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Smith v. U.S. Bancorp

United States District Court, D. Minnesota

June 26, 2019

Janet Smith, Debra Thorne, Sonja Lindley, and Pamela Kaberline, on behalf of themselves and all others similarly situated, Plaintiffs,
U.S. Bancorp, the Employee Benefits Committee, and John/Jane Does 1-5, Defendants.


          Paul A. Magnuson United States District Court Judge

         This matter is before the Court on Defendants' Motion to Dismiss. (Docket No. 21.) For the following reasons, the Motion is denied.


         This case involves participants in the U.S. Bank Pension Plan (“the Plan”) who elected to receive their benefits before the Plan's anticipated retirement age of 65. Beginning in 2002, Plaintiffs accrued their retirement benefits under the Plan's “Final Average Pay Formula.” (Compl. (Docket No. 1) at 2.) Although the Plan anticipates a retirement age of 65, those who receive benefits under the Final Average Pay Formula can retire as early as age 55. (Id.) Each Plaintiff commenced their Plan benefit as an annuity before age 65. (Defs.' Supp. Mem. (Docket No. 23) at 8.) When a participant elects to start their retirement benefits before age 65, the terms of the Plan require a reduction of their monthly benefit, expressed as a percentage of the normal benefit the participant would have received had they retired at 65. (Compl. at 2.) This is known as the “Early Commencement Factor” (“ECF”). The applicable ECFs for each retirement age are stated in a 2002 “Plan Document” and in subsequent “summary plan descriptions.” (Defs.' Supp. Mem. at 12.) Upon early retirement, each Plaintiff had their monthly benefit reduced by the applicable ECF for their age in accordance with the Plan's terms.

         Plaintiffs contend that the ECFs result in benefits that are not actuarially equivalent to the retirement benefit they would have received at age 65, in violation of the Early Retirement Income Security Act of 1974 (“ERISA”), 29 U.S.C. § 1001 et seq. Simply put, Plaintiffs argue that Defendants are paying retirees who retire before the age of 65 an unreasonably low percentage of their annuity benefit based on unreasonable actuarial calculations.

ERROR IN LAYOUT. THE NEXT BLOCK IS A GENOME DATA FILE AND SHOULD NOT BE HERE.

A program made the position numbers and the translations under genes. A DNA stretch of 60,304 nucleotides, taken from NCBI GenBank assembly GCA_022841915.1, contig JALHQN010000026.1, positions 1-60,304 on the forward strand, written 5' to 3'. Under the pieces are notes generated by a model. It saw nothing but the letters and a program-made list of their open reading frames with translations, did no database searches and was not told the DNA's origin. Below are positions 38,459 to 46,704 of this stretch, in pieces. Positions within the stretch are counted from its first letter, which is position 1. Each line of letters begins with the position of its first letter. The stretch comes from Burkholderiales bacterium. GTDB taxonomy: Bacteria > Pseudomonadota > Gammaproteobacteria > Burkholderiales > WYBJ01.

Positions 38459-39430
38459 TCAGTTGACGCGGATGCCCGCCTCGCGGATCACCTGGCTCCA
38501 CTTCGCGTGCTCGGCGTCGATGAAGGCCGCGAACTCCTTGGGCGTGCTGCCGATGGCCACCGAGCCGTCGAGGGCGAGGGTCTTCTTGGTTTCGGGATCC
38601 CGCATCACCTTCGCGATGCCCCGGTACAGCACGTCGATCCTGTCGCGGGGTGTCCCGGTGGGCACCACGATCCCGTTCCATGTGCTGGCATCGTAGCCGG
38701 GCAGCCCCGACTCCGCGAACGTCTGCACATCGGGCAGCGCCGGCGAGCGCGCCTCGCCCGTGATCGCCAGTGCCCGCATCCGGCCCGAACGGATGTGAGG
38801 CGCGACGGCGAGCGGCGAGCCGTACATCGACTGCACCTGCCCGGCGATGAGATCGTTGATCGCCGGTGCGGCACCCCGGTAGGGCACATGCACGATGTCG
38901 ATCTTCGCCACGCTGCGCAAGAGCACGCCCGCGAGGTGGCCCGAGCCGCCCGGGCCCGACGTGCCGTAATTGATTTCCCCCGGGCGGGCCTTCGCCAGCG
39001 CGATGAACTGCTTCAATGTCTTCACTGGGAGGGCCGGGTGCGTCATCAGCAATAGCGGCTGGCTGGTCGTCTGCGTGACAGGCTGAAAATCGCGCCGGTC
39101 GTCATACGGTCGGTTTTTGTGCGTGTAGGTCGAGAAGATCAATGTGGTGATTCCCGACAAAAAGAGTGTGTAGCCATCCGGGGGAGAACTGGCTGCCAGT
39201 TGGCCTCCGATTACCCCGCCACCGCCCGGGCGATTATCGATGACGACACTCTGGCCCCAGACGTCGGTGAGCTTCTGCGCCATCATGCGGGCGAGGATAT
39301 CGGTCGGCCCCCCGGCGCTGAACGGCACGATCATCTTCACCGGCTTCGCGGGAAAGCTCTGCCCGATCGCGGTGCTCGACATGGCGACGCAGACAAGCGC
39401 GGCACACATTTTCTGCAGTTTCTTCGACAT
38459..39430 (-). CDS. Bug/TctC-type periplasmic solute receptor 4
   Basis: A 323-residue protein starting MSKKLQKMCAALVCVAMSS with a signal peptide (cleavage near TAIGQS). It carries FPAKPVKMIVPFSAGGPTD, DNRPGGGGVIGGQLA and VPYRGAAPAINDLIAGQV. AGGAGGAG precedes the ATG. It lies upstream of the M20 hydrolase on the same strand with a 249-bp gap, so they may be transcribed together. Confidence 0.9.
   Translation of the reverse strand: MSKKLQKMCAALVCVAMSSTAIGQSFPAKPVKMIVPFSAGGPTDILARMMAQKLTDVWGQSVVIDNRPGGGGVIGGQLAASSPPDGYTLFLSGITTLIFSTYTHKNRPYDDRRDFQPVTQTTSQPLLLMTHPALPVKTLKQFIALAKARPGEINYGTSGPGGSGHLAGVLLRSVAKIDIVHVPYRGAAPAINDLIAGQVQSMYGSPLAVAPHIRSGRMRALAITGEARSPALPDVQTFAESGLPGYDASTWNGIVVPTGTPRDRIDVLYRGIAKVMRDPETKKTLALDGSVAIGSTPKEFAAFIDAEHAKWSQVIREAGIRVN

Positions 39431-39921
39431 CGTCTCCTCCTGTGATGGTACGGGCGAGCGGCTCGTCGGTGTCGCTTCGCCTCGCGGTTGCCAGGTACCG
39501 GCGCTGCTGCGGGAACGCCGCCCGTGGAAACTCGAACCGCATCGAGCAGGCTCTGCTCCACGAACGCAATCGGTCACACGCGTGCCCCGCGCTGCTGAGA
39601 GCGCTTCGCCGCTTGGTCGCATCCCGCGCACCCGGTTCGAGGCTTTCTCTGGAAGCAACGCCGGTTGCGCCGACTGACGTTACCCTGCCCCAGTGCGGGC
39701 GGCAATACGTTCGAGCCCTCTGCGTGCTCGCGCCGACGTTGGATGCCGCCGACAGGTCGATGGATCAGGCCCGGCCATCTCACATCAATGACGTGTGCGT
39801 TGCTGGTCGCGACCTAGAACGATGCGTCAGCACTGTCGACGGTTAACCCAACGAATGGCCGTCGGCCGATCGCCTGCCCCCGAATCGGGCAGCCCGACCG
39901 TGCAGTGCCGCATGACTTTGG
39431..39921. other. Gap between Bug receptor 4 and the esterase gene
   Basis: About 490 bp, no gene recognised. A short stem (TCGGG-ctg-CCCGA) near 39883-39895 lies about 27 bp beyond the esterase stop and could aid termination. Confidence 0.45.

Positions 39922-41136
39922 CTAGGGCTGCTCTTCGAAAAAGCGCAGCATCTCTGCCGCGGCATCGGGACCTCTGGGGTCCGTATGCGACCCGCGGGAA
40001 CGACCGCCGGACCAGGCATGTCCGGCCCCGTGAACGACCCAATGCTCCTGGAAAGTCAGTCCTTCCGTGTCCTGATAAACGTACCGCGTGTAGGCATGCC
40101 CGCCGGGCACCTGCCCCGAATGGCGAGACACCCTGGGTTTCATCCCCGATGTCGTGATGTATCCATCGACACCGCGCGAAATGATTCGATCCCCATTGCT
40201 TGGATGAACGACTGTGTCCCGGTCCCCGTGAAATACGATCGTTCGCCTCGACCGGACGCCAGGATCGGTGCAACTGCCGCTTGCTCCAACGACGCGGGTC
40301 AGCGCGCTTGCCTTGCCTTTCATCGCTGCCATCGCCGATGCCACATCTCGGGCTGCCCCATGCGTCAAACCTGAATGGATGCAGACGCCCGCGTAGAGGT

Defendants assert that the Complaint must be dismissed because Plaintiffs' claims rely on regulations that do not allow for a private right of action and, in any event, ERISA does not impose a reasonableness standard on the calculation of ECFs. Defendants also contend that Plaintiffs' claims are insufficiently pled and time-barred.


         To survive a motion to dismiss under Rule 12(b)(6), a complaint need only “contain sufficient factual matter, accepted as true, to ‘state a claim to relief that is plausible on its face.'” Ashcroft v. Iqbal, 556 U.S. 662, 678 (2009) (quoting Bell Atl. Corp. v. Twombly, 550 U.S. 544, 570 (2007)); see also Fed.R.Civ.P. 12(b)(6). A claim bears facial plausibility when it allows the Court “to draw the reasonable inference that the defendant is liable for the misconduct alleged.” Iqbal, 556 U.S. at 678. When evaluating a motion to dismiss under Rule 12(b)(6), the Court must accept plausible factual allegations as true. Gomez v. Wells Fargo Bank, N.A., 676 F.3d 655, 660 (8th Cir. 2012). But “[t]hreadbare recitals of the elements of a cause of action, supported by mere conclusory statements, ” are insufficient to support a claim. Iqbal, 556 U.S. at 678. “Though matters outside the pleading may not be considered in deciding a Rule 12 motion to dismiss, documents necessarily embraced by the complaint are not matters outside the pleading.” Ashanti v. City of Golden Valley, 666 F.3d 1148, 1151 (8th Cir. 2012).

         A. ERISA's Applicability

         Plaintiffs bring their claims under 29 U.S.C. § 1132(a), which states that retirement plan participants or beneficiaries may bring a civil action to recover benefits, enforce or clarify rights under their plan, enjoin practices that violate the terms of their plan or ERISA subchapter I, or obtain equitable relief to enforce provisions or redress violations. 29 U.S.C. § 1132(a)(1)(B), (3).

         1. Section 1054(c)(3) and “Actuarial Equivalence”

         Plaintiffs allege that the allegedly improper benefit reductions violate 29 U.S.C. § 1054(c)(3). Section 1054(c)(3) provides that “in the case of any defined benefit plan, if an employee's accrued benefit is to be determined as an amount other than an annual benefit commencing at normal retirement age [e.g., a single life annuity beginning upon early retirement] . . . the employee's accrued benefit . . . shall be the actuarial equivalent of such benefit . . . .”

What these provisions mean in less technical language is that: (1) the accrued benefit under a defined benefit plan must be valued in terms of the annuity that it will yield at normal retirement age; and (2) if the benefit is paid at any other time (e.g., on termination rather than retirement) or in any other form (e.g., a lump sum distribution, instead of annuity) it must be worth at least as much as that annuity.

Esden v. Bank of Boston, 229 F.3d 154, 163 (2d Cir. 2000). “This rule that regardless of any option as to timing or form of distribution, a vested participant in a defined benefit plan must receive a benefit that is the actuarial equivalent of her normal retirement benefit . . .has been repeatedly recognized by courts.” Id. (citing cases). Plaintiffs argue that sources outside of ERISA provide guidance on what constitutes “actuarial equivalence, ” including the Tax Code and Treasury ...

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